The Parasite by Ramsey Campbell

34599010The Parasite by Ramsey Campbell
Publisher/Year:ย Venture Press, 2017 (orig. Tom Doherty Associates, 1980)
Format:ย E-book (Kindle)
Pages:ย 369
Rating: ๐ŸŒŸ๐ŸŒŸ๐ŸŒŸ






Rose Tierney and her husband Bill are successful writers, picking apart films and enlightening the masses.

They are invited to New Yorkย  to talk business and get invited to a party where one of the guests, a quiet Diana, is interested in the occult. Bill has a tarot card reading and dismisses it out of hand, but when it’s Rose’s turn, it sparks something in her.

That night, she has an odd out-of-body experience and is attacked by an unknown force.

Diana, through a premonition, found Rose and helped her back to her apartment to recover. The assault seems to waken her dormant psychic powers, and Diana excitedly encourages Rose to pursue them, to learn how to master them.

Rose quickly begins experiencing premonitions and discovers that her self can leave her body, later discovering all the intricacies of astral projection.

At first frightened by her newfound powers, she soon begins to explore, both her own abilities and the world that they belong to.

She soon discovers that her sinister feeling greenhouse, Hitler and the Nazis, and her quiet hometown all seem to have something in common. As her powers grow, her relationships with those around her grow increasingly turbulent.

Rose Tierney is no longer alone in her own body, and her newfound powers belong not to her, but to that Other.

The evil seed that was planted in Rose twenty years ago is about to flower.


What I thought

I have SO many mixed feelings on this one.

I’ll start with the not-so-good & end on a positive note, how’s that?

I did like this book, but there were some things that just didn’t do it for me. The thing I struggled with the most was the pacing–it was so up & down. I mean, I would read a hundred pages in an hour or two & then it would take me a couple days to get through just one chapter. I think this was due mostly to Campbell’s writing style. I’ve heard of a slow build, but at certain points, this was just painful. Yes, I will say that feelings of unease & dread increased as the story moved along, which let to that ultimate feel of a horror story. It was just that every once in a while, it seemed like Campbell would fixate on describing every. last. detail. & every. minute. thought. I’d be reading along & just hit a brick wall.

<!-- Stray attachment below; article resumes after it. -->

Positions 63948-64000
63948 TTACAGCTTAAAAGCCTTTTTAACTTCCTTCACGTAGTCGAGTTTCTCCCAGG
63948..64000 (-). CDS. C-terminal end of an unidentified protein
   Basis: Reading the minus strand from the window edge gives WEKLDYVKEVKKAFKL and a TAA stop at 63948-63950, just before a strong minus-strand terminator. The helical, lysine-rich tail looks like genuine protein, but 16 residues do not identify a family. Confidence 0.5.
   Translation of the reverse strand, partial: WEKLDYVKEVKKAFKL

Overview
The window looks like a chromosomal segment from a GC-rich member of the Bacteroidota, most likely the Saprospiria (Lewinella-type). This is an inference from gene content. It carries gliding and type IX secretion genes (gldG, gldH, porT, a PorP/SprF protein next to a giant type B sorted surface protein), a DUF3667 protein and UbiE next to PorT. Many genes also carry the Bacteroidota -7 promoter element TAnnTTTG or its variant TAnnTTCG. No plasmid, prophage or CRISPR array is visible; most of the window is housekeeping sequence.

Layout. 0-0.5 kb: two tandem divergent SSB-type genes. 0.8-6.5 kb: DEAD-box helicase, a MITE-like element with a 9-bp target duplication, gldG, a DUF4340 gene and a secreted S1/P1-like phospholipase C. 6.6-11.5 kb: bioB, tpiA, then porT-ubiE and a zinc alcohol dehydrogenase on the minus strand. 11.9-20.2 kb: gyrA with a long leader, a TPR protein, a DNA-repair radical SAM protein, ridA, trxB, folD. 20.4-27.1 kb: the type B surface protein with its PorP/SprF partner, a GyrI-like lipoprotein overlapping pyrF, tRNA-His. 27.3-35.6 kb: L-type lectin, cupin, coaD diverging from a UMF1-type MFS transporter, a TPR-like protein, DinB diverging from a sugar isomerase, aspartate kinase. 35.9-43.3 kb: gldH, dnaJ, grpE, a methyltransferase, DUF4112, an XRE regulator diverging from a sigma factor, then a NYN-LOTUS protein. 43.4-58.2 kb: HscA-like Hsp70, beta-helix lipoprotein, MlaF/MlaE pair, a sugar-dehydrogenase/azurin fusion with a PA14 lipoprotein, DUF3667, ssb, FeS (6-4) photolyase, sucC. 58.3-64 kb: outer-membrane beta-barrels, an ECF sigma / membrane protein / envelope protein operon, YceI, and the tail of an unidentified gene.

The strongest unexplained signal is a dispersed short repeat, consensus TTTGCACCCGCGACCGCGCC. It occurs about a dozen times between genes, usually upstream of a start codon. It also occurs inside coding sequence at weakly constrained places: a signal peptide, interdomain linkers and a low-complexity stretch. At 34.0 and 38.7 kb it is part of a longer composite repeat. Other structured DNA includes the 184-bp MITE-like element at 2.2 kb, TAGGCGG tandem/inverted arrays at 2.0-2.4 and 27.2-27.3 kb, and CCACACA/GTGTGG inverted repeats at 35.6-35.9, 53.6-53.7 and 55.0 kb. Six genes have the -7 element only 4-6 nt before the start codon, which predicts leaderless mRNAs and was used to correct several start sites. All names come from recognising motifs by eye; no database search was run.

All that aside, I’m glad I decided to keep going when I was ready to give up. This tale was genuinely terrifying & I can see how Campbell has earned his place among the horror genre’s classics. That prologue was enough to keep me reading through the tough spots–surely writing that scary couldn’t be a one time thing. And let me tell you…it wasn’t.

If you can get used to Campbell’s writing style (or simply get past the slower parts), this is a must read for fans of the horror genre. It might not be the right book for all readers, but I liked it & I’ll be looking to read more from Ramsey Campbell.



Mean Streak by Sandra Brown


Mean Streak by Sandra Brown
Publisher/Year:ย Grand Central Publishing, 2014
Format:ย Hardcover
Pages:ย 409




From #1 New York Times bestselling author Sandra Brown comes a heart-pounding story of survival that takes the age-old question “Does the end justify the means?” and turns it on its head.ย 

Dr. Emory Charbonneau, a pediatrician and marathon runner, disappears on a mountain road in North Carolina. By the time her husband, Jeff, miffed over a recent argument, reports her missing, the trail has grown cold. Literally. Fog and ice encapsulate the mountainous wilderness and paralyze the search for her.

While police suspect Jeff of “instant divorce,” Emory, suffering from an unexplained head injury, regains consciousness and finds herself held captive by a man whose violent past is so dark that he won’t even tell her his name. She’s determined to escape from him and willing tot take any risks necessary to survive.